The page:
This issue involves judicial review of an agency action under the Kansas Act for Judicial Review and Civil Enforcement of Agency Actions (KJRA), K.S.A. 77-601 et seq. Our standard of review is statutorily defined. One ground for relief is that the agency has erroneously interpreted or applied the law. K.S.A. 77-621(c)(4). A party seeking relief from an agency has the burden of showing that an agency's order is invalid because the action is based on a determination of fact that is not supported by evidence which is substantial when viewed in light of the record as a whole. K.S.A. 77-621(c).
Whether Donald is eligible for Medicaid assistance is a question dependent on (1) which party has the burden of proof regarding the classification of those resources and (2) whether, on the evidence presented to the agency, the Fischers' resources at the time Donald entered long-term care were exempt or countable resources defined in administrative regulations. The determination of which party shall bear the burden of proof is a question of law and, therefore, this court's review is unlimited. See Glassman v. Costello, 267 Kan. 509, 986 P.2d (1999) (review of question of law is unlimited).
The resolution of whether SRS properly classified the Fischers' rental farm operation as an exempt resource depends on who has the burden to produce evidence that the income generated by the farm is consistent with the farm's fair market value. SRS contends that the burden was on the Fischers because allowing applicants to designate what resources are exempt or countable without evidence of such is tantamount to allowing applicants to classify resources in the manner consistent with their interests. Using tax law as an analogy, the Fischers contend that the burden is on SRS to present evidence that a resource is exempt because exemptions are generally exceptions to the rule, and the burden is on the one claiming the exemption.
We note that the United States Supreme Court held in Lavine v. Milne, 424 U.S. 577, 582-83, 47 L. Ed. 2d 249, 96 S. Ct. 1010 (1976), that "[a]s is the case when applying for most governmental benefits," applicants bear the burden of showing their eligibility in all respects." In Lavine, the Court reviewed a New York statute creating a rebuttable presumption that a person who applies for public assistance within 75 days after voluntary termination of employment has terminated employment for the purpose of qualifying for assistance. The Court held that the presumption made it clear that the applicant bears the burden of proof on the issue.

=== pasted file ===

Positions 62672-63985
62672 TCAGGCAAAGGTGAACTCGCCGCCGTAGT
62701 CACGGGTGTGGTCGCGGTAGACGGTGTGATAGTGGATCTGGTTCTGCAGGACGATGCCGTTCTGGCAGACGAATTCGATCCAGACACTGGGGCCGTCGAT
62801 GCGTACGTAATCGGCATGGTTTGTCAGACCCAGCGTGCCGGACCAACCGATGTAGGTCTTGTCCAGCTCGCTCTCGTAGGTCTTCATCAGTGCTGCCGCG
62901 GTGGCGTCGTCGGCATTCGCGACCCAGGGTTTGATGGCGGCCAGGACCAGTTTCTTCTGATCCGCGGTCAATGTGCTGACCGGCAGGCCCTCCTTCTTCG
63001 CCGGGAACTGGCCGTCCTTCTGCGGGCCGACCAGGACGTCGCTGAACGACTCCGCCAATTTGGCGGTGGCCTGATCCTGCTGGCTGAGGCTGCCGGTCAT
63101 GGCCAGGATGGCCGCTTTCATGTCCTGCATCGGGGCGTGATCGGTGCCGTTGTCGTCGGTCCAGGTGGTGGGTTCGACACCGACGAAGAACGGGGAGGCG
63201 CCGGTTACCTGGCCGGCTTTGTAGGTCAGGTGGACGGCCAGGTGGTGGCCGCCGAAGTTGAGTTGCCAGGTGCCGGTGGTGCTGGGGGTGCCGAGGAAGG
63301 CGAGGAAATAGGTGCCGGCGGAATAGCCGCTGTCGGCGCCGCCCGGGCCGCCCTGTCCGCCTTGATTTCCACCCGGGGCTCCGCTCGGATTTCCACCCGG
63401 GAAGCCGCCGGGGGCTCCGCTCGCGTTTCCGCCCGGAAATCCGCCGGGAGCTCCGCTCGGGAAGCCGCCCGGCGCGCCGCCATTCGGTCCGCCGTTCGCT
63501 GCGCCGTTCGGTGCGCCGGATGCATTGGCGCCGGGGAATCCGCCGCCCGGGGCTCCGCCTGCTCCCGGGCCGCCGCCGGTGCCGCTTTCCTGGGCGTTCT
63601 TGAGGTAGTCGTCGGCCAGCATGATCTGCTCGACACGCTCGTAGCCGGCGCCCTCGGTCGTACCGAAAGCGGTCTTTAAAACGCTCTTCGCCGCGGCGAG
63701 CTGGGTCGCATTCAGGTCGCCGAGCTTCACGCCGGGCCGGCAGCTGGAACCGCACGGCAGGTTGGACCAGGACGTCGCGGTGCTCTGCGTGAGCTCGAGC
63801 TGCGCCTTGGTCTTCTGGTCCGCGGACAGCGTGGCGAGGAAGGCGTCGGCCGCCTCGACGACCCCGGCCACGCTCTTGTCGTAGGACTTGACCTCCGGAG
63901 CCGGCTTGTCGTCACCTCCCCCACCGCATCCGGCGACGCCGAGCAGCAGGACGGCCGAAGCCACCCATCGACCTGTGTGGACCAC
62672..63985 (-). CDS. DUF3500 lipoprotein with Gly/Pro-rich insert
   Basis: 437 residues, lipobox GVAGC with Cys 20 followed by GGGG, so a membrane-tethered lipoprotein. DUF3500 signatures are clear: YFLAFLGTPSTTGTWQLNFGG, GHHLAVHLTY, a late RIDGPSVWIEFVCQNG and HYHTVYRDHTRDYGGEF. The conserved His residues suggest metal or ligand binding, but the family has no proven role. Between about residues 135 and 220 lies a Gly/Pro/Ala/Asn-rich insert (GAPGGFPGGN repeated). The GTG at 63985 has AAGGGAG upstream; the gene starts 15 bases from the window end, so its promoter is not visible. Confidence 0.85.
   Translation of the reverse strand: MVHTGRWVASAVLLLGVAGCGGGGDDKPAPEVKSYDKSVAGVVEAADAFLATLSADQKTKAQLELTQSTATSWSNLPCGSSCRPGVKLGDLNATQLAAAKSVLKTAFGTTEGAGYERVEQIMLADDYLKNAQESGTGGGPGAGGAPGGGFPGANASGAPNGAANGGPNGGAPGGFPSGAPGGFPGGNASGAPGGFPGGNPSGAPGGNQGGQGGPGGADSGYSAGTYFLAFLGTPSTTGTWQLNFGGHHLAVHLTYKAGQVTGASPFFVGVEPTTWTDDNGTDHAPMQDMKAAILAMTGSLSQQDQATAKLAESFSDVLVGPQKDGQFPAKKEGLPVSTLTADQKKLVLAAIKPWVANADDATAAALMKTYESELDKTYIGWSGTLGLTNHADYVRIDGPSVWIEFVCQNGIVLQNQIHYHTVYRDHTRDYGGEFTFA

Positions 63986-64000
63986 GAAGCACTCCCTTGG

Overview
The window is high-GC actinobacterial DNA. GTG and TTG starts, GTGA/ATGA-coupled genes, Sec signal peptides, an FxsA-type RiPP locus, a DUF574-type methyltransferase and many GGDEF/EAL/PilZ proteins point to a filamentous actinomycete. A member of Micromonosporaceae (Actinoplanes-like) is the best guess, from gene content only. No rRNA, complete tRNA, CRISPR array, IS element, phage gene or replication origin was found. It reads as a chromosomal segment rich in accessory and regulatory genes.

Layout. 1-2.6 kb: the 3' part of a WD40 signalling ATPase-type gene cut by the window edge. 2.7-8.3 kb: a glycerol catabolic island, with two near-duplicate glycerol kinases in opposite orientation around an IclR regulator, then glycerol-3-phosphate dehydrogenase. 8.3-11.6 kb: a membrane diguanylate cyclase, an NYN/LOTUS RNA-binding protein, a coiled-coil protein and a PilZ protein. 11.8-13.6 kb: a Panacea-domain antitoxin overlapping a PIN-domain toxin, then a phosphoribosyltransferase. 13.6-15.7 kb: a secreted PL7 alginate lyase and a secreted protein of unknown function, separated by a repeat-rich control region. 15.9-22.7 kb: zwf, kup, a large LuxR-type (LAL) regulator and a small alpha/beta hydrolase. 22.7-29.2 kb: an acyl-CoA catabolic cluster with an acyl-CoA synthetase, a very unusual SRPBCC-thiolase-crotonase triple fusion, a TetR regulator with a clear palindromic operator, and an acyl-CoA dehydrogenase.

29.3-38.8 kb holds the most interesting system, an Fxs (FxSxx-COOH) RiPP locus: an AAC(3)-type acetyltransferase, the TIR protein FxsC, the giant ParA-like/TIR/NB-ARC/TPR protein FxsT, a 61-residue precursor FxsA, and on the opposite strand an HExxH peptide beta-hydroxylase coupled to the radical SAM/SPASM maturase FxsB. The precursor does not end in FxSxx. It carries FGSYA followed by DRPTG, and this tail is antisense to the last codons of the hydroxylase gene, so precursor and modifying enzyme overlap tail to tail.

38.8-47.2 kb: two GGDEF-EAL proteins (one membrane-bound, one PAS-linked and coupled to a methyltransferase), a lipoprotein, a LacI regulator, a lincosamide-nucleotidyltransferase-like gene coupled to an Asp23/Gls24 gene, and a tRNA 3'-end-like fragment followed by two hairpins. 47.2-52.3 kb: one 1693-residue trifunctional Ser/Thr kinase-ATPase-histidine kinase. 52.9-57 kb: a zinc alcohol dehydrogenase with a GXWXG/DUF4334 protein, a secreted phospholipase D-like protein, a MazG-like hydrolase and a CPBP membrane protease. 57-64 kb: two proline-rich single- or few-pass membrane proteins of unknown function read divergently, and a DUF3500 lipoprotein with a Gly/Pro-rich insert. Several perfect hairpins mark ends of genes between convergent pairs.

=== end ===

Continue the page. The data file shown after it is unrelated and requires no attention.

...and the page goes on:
It is well established that administrative regulations within the statutory authority conferred upon the agency have the force and effect of law. Bonanza, Inc. v. Carlson, 269 Kan. 705, Syl. ¶ 6, 9 P.3d 541 (2000). The Kansas Legislature enacted K.S.A. 39-708c(b), which provides that the Secretary of SRS shall have the power and duty to determine the general policies relating to all forms of social welfare which are administered or supervised by the Secretary and to adopt the rules and regulations therefor. K.A.R. 30-6-39 requires that each applicant for medical assistance shall "[s]upply, insofar as the applicant or recipient is able, information essential to the establishment of eligibility."
The regulation is consistent with the rationale of Lavine in that it places the burden on the applicant to show eligibility. The burden of proof was on the Fischers to prove that the farmland was not exempt. The district court's finding that SRS was correct in its determination that Donald was not eligible for Medicaid is affirmed.